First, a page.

Further Measures to be Taken


The Aspen Skiing Company can only do so much to limit the long term impacts of climate change. Warming trends directly impact the long term viability of its operations and further measures must be taken to combat these trends. It must further develop year-round resort offerings to create a more diversified revenue stream. No longer can the vast resources of such resorts lay dormant in the summer. Additionally, such resorts may consider moving to a single peak model. While limiting the overall ridable terrain, mountains can increase operational efficiency by blowing snow and limiting lift operations to only one peak. Furthermore, these organizations must dedicate themselves to long term sustainability measures while establishing new environmentally friendly industry norms. While this is an industry facing tremendous headwinds, I believe there are potential measures that can be taken to increase the long term viability and sustainability of such operating models.


Word Count: 755


[1] “State of the Climate: National Overview for Annual 2015.” NOAA National Centers for Environmental Information, Jan. 2016. Web. 4 Nov. 2016. <>.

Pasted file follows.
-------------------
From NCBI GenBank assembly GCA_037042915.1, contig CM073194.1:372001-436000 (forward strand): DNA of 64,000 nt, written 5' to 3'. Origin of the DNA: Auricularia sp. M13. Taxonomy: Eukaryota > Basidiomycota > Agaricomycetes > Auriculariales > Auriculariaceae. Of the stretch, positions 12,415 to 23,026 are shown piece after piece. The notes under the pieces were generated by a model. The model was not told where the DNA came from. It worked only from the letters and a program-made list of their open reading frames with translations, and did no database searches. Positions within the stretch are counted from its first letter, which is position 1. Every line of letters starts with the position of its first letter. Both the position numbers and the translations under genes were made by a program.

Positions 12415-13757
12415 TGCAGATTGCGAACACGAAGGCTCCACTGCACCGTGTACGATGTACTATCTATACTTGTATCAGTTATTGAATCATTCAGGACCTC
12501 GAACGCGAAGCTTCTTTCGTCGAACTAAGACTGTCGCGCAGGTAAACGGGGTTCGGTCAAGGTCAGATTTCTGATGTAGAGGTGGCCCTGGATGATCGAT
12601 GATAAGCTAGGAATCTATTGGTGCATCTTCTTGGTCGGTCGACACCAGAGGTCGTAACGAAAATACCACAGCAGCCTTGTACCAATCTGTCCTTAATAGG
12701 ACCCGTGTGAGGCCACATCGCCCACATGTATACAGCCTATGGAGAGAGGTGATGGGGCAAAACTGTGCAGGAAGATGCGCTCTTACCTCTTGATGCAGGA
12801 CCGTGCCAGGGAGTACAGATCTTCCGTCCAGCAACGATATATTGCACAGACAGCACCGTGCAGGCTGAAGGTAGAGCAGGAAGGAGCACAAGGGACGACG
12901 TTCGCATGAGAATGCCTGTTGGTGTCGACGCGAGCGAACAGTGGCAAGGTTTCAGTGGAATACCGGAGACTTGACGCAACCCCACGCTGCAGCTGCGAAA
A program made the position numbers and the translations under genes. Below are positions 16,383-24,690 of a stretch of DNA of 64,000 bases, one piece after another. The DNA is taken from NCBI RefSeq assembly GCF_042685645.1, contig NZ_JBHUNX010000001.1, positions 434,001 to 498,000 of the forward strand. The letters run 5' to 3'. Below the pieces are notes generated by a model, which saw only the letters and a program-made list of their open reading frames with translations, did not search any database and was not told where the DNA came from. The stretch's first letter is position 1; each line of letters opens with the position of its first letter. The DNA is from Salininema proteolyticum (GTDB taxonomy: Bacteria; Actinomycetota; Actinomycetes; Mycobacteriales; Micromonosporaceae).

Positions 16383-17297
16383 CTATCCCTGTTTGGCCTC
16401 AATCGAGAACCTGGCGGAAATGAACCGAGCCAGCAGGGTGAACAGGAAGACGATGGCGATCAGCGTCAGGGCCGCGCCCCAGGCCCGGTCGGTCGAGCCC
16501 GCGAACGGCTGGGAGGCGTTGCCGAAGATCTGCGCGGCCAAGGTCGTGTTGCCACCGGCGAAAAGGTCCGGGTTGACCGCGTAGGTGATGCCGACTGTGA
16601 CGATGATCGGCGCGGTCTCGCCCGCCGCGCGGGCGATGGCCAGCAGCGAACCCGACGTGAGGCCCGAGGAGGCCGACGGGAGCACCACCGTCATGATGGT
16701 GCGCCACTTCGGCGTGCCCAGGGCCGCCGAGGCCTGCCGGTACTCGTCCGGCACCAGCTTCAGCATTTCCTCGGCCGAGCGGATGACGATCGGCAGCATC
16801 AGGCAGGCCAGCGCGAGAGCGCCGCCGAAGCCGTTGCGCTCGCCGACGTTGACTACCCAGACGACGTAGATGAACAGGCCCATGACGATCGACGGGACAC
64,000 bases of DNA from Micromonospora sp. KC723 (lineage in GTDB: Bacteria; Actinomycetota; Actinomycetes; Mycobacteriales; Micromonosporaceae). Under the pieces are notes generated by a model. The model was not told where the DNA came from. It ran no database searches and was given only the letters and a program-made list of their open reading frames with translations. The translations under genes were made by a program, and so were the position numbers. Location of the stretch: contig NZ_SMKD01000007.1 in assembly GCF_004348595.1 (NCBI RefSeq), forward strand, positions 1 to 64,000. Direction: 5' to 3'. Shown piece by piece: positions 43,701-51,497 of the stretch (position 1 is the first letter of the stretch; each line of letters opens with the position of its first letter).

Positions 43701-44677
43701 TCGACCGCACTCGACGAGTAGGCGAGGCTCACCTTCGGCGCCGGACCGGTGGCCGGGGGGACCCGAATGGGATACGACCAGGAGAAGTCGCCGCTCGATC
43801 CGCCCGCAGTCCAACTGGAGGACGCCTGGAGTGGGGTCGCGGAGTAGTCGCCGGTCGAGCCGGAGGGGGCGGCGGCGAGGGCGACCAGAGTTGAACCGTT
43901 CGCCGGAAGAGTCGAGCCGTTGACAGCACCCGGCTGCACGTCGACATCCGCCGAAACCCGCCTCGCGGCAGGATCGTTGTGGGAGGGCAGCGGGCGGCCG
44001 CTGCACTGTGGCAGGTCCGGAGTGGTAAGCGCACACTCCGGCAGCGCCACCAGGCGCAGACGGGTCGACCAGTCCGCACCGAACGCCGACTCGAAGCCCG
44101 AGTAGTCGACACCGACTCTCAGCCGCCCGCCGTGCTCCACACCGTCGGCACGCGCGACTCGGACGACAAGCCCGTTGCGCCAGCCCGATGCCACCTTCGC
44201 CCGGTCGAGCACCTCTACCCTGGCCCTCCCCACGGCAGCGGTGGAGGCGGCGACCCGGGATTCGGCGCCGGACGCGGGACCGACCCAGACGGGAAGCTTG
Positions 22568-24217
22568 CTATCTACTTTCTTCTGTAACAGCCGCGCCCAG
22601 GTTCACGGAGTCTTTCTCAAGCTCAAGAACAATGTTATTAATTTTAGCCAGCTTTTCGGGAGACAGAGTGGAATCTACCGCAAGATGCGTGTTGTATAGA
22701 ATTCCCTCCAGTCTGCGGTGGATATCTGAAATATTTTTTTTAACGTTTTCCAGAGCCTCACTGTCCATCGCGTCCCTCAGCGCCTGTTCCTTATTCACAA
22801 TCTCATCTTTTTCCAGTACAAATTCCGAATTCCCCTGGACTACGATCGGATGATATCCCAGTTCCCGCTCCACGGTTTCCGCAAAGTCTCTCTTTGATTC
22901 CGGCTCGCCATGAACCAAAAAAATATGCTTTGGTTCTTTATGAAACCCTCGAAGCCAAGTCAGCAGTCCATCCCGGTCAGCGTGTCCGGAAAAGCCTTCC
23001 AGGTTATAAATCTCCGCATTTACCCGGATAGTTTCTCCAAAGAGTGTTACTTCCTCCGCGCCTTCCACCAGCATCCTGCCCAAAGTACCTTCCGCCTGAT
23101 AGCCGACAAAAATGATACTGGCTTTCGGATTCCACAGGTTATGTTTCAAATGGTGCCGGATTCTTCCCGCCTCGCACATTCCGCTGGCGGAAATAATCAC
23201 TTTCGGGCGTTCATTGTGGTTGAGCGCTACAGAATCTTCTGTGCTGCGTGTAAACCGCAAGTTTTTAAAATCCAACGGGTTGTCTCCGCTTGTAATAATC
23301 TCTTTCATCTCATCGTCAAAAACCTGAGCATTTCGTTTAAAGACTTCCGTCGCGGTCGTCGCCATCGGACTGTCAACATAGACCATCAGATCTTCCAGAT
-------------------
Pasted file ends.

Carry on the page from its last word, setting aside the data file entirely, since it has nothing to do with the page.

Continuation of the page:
[2] National Ski Areas Association. Skier Visits Dip Slightly to 53.6 Million in 2014-15. National Ski Areas Association. 4 May 2015. Web. 2 Nov. 2016. <>.

[3] Burakoswki, Elizabeth, and Matthew Magnusson. “Climate Impacts on the Winter Tourism Economy in the United States.” (2012). The Natural Resources Defense Council, Dec. 2012. Web. 2 Nov. 2016. <>.

[4] “Facts on Snowmaking – National Ski Areas Association.” National Ski Areas Association. Web. 2 Nov. 2016. <>.

[5] Kaplan, Mike. “Environmental Policy.” Aspen Snowmass. Web. 04 Nov. 2016. <>.

[6] “Green Operations.” Aspen Snowmass. Web. 04 Nov. 2016. <>.


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Student comments on Reactive Measures to Declining Snowpack

  1. Sam, as someone who loves skiing, I enjoyed reading about the initiatives Aspen is undertaking to combat climate change. In addition to the steps outlined in your article, I am impressed that Aspen encourages people to take action both in Colorado and Nationally by trying to influence climate change legislation. [1] I wish other resorts, in particular Vail, would take similar measures.

    I agree that Aspen should dedicate itself to long term sustainability measures, however, I disagree with your statement regarding Aspen’s summer offerings and suggestion that the Company may want to move to a single peak model.

    Unfortunately, we can’t see a breakdown of revenue by seasons as Aspen is a private Company, but from their website we do know that Aspen has a wide variety of summer offerings, including gondola and lift rides, biking, and other activities. [2] I think it’s a bit of a stretch to imply that the vast resources of the resorts “lay dormant” during the summer, and I’m not sure there’s all that much more Aspen could be doing to diversify outside of their current summer offerings.